2) Write a series of response papers to answer specific questions. Students will meet with their mentoring committee to discuss potential topics and readings (committee members may provide a reading list). Each committee member will write 2 candidate questions. The advisor will submit 3 pairs of questions (i.e., A1/B1, A2/B2, A3/B3) to the student, submitting 1 pair each week during a 1-month period. Each week the candidate chooses 1 question from each pair and writes an in-depth scholarly review. Each response paper should demonstrate depth of understanding and critical analysis. The committee may specify an expected length for response paper (historically 16-20 double-spaced pages).

3) Write a review paper on a topic outside of the student’s primary area of research. The student should consult closely with their committee to choose a topic of appropriate scope. Prior to beginning writing, the student will put together a reading list that will be approved by the committee. Typical manuscript length is 30-40 double-spaced pages.

Options for depth:

1) Write and submit a grant proposal (e.g., NRSA), typically on the student’s dissertation topic.

2) Write a review paper on the student’s primary area of research, which may then be submitted for publication and/or serve as the first chapter of the student’s dissertation.

Timeframe:

Students should start planning their prelims by the end of their second year and should aim to complete the first prelim by the end of their third year and the second prelim by the beginning of their fourth year.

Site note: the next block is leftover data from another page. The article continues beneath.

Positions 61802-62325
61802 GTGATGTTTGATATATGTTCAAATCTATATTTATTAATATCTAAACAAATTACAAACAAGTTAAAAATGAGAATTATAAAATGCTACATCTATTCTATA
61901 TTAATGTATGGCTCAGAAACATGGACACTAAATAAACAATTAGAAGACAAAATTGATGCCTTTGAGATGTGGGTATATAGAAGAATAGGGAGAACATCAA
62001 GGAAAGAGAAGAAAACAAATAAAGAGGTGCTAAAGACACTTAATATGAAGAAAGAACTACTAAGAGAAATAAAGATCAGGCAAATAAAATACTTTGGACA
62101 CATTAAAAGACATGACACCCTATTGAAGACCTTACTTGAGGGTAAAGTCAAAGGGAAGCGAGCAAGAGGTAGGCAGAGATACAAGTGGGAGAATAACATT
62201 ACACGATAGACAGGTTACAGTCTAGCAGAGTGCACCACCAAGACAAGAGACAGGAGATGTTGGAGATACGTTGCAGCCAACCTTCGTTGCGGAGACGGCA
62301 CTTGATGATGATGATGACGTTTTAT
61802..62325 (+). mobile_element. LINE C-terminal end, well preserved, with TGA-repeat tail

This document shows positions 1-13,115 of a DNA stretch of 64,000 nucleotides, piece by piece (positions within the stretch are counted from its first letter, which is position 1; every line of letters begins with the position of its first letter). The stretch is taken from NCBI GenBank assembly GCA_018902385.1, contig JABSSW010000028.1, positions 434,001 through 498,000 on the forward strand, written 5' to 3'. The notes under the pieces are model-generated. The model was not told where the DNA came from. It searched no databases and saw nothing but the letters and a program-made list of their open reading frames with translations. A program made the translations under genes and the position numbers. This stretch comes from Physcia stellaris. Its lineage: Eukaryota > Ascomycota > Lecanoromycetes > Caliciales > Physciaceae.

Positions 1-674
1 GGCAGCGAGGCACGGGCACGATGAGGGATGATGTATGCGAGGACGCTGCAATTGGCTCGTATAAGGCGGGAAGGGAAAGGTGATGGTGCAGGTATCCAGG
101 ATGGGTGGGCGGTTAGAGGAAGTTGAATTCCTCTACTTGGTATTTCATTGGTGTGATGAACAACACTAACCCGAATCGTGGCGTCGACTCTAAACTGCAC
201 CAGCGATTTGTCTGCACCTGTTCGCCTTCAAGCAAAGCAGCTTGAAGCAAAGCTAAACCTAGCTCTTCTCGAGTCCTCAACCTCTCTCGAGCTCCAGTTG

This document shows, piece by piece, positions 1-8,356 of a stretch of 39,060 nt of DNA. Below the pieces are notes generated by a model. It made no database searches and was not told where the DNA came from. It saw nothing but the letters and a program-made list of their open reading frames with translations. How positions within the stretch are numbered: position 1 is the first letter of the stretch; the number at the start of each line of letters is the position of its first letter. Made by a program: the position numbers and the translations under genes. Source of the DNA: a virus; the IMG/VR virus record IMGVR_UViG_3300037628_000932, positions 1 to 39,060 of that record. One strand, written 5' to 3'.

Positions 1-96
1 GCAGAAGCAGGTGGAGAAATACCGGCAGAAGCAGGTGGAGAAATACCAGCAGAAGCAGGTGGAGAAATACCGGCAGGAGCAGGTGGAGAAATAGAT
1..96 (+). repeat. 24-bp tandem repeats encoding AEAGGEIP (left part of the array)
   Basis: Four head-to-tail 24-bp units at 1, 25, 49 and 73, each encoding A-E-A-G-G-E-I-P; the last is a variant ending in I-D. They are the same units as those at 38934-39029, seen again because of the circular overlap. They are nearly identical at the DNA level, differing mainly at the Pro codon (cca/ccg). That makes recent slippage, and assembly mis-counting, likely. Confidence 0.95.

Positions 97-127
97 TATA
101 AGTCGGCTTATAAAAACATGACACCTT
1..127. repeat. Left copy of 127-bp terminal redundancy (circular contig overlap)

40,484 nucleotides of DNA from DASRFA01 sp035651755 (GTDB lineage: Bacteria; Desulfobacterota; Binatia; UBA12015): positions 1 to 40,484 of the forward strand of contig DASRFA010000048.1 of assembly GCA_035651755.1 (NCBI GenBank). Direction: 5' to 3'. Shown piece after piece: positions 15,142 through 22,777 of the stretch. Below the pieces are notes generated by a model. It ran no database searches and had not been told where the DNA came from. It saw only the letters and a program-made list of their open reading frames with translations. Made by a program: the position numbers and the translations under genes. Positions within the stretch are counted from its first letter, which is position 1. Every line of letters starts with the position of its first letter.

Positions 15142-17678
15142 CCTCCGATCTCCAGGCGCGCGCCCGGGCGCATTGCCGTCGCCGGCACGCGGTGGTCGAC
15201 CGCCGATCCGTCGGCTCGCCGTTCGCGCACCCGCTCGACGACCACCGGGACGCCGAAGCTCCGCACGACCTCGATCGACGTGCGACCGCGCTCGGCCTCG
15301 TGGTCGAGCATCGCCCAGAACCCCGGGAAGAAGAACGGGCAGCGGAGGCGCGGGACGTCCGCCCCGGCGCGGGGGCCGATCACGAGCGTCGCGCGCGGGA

Evaluation:

The student’s submitted work will be read by all members of the prelim (mentoring) committee. Upon completion of the written part of the prelim exam, the student will typically meet with the committee for a 1-2 hour meeting/oral exam during which the committee will ask questions related to the paper. The intent of this oral exam is to allow the student to expand on the issues addressed in the written format in an informal setting that is similar to professional evaluations. The committee members will meet in private immediately after the oral exam to decide upon the final evaluation. Grades for the prelim exam are Fail or Pass. The committee may still request revisions from a student who passed the exam; the timeline and details of such revisions (including which committee members will read the revision, and whether additional meetings are warranted) will be decided by the committee.


Clinical Prelim Info

Students in the Clinical Area Group must complete the preliminary examination through the design of an honor’s sections of an undergraduate course in a broad content area in Clinical Psychology such as Abnormal Psychology and through 3 papers on classic, current and future debates and/or issues in the field of clinical science broadly.

Process and Components

(1) Compose a syllabus for a semester-long honor’s section of an undergraduate lecture course in a broad content area in Clinical Psychology. Assume the semester has 15 weeks and that your class will meet twice a week. The syllabus should include: (A) the topic(s) that will be covered by each lecture; (B) brief description of the key concepts, themes, research findings, etc. that will be emphasized in that lecture, (C) details about required readings to support each lecture (e.g., “read pp. 135-150 of Chapter 9 of our textbook”); (D) basic information about how you will evaluate students’ performance in the course (e.g., a midterm and a final; final project). Note that you do not need to write the exams or the lectures for the course.

(2) Compose a syllabus for a once-a-week discussion or lab section to accompany the lecture component of the course. Assume that the goal of the section is to allow your students to engage more deeply with the lecture material and have the opportunity to discuss important findings (classic and/or modern) in the field. The syllabus should include the reading(s) (and activities, if relevant) for each section. Note that discussing a reading (or pair of readings) is an acceptable section activity.